Gonkar Gyatso, Tibet’s pre-eminent contemporary artist whose personal, political and often humorous work bridges Eastern and Western culture, will present his solo exhibition, Pop Phraseology, opening 18 September 2014, in Hong Kong at Pearl Lam Galleries.

With a long interest in material and pop culture, Gyatso often combines references to traditional Tibetan life with references to the global mass-media culture that is constantly interacting with, and shaping, our current perspectives of cultural identity. By confronting the undeniable bond between his homeland’s religion and politics, Gyatso throws into question what is considered traditional, while addressing the many new cultural hybrid identities to which globalisation has given rise.

In his new series of works, Gyatso has turned his focus toward phrases found in popular culture. These phrases, generated out of social or political need, are often temporal. In making them the focus of his work, Gyatso tries to create a tension between the aesthetic attention he gives his work, and the implicit meanings of the words. As in previous work, Gyatso seeks not to project a specific idea or agenda. Each piece serves as his own meditation on what it means to be living in a particular place at a particular time.

Gyatso characteristically juxtaposes the Buddha, a figure of tolerance, and the geometry required for traditional Thangka paintings with Western iconography to deliver his own vision of the coexistence of many aspects of human society—whether they be political and social debate, differences in culture, race, women’s rights, human rights, globalisation or the environment. The Buddha figure in Gyatso’s work is a representation of cultural elements and his Tibetan identity, rather than any religious elements, while also serving as a beautiful form which he manipulates with his unique visual language of stickers and ephemera, magazine and newspaper clippings, as well as Chinese and Tibetan characters, to address a multiplicity of subjects.

Gyatso is inspired by urban spaces, where people and ideas coexist and sometimes clash, and in his collages he aims to capture the juxtapositions of everyday life, using a range of materials which reflect the mass culture of the 21st century. He predominately uses stickers, collected from around the world, as well as of his own design, to bring equal attention to the mundane as well as the extraordinary. The continued appropriation and re-appropriation of mediasaturated environments, as well as the Buddha form, illustrate his interest in omnipresence, while at the same time cast an ambiguous perspective on the pieties embraced by each. Each work becomes just as much about the viewer’s own experience, looking and interpreting, as it is a personal expression. The paintings and sculpture included in Pop Phraseology can be seen as the culmination of 10 years of thinking on themes of hegemony, geo-political conflict, and mass culture, as well as the role of culture and tradition as society forges ahead.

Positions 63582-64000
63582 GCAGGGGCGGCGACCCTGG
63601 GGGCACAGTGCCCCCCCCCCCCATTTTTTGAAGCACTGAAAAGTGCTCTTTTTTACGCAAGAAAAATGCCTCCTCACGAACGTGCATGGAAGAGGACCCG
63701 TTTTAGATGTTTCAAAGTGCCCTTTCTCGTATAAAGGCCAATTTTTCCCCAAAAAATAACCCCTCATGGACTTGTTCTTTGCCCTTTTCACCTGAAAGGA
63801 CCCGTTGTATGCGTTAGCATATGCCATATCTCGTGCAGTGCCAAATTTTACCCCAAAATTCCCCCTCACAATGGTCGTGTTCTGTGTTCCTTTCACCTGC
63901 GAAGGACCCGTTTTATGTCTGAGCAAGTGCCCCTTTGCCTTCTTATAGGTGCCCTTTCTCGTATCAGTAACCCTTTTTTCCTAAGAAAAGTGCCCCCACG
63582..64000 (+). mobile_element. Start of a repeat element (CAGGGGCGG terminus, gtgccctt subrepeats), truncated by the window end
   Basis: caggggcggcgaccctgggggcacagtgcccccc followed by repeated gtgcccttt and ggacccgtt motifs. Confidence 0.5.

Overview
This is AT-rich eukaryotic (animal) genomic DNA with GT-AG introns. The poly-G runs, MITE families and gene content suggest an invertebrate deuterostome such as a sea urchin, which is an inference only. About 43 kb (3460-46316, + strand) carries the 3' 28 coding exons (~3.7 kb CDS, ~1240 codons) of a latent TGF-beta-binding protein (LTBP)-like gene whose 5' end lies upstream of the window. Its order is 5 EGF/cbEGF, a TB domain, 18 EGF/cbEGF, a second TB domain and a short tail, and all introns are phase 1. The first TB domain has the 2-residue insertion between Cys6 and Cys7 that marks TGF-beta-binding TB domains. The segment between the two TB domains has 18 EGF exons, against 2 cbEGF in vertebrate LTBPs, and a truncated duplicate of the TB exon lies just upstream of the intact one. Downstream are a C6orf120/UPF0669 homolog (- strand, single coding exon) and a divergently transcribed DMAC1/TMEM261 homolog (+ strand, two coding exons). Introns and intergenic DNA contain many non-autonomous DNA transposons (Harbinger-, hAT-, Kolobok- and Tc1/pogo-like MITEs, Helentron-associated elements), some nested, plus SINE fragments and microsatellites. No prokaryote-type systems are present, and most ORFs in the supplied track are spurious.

“Gyatso is deeply moved by the need to preserve and celebrate his own culture and just as artists like Judy Chicago, who seeks to make the vernacular of womanhood part of our discourse, or Glenn Ligon, who works to talk about Black Identity in America, or Yinka Shonibare, who uses the textiles of his heritage to address issues of colonialism, Gyatso inserts Buddhist and Tibetan iconography into our daily lives. They all ask, where is our place? What is our role? And, where are we going from here? It is a fascinating and inspiring discourse to be engaged in.” Pearl Lam, Founder of Pearl Lam Galleries

Gonkar Gyatso is a Tibetan born British artist. Born in 1961 in Lhasa, Gonkar moved to London in late 1996 on a scholarship to the Central St. Martin’s College of Art and Design, where he attained his MA in Fine Art. Gyatso has a BFA in Chinese Brush Painting from the Chinese Institute of Nationalities, Beijing, and studied Thangka (traditional Tibetan scroll painting) in Dharamsla. Gonkar is the founder of the Sweet Tea House, a London-based contemporary art gallery dedicated to showing Tibetan work, which he ran from 2003–2010. Gyatso was the recipient of a Leverhelm Fellowship in 2003 and was an artist in residence at Pitt Rivers Museum in Oxford. His work has been exhibited in galleries and museums around the world, including the Metropolitan Museum of Art (NYC) in 2014, the Boston Museum of Fine Arts (Boston, MA) in 2013, and the Tel Aviv Museum of Art (Israel) in 2010. Gyatso has participated in the 53rd Venice Biennial (Italy) in 2009, the 6th Asia Pacific Triennial in Brisbane (Australia) in 2010, and the 17th Sydney Biennale (Australia) in 2010. His work is held internationally in public and private collections including The Metropolitan Museum of Art (USA), The Museum of Fine Arts Boston (USA), The Newark Museum (USA), The Wereld Museum (Netherlands), the Queensland Art Gallery (Australia), White Rabbit Collection (Australia), The Burger Collection (Switzerland), and Red Gate Gallery (China).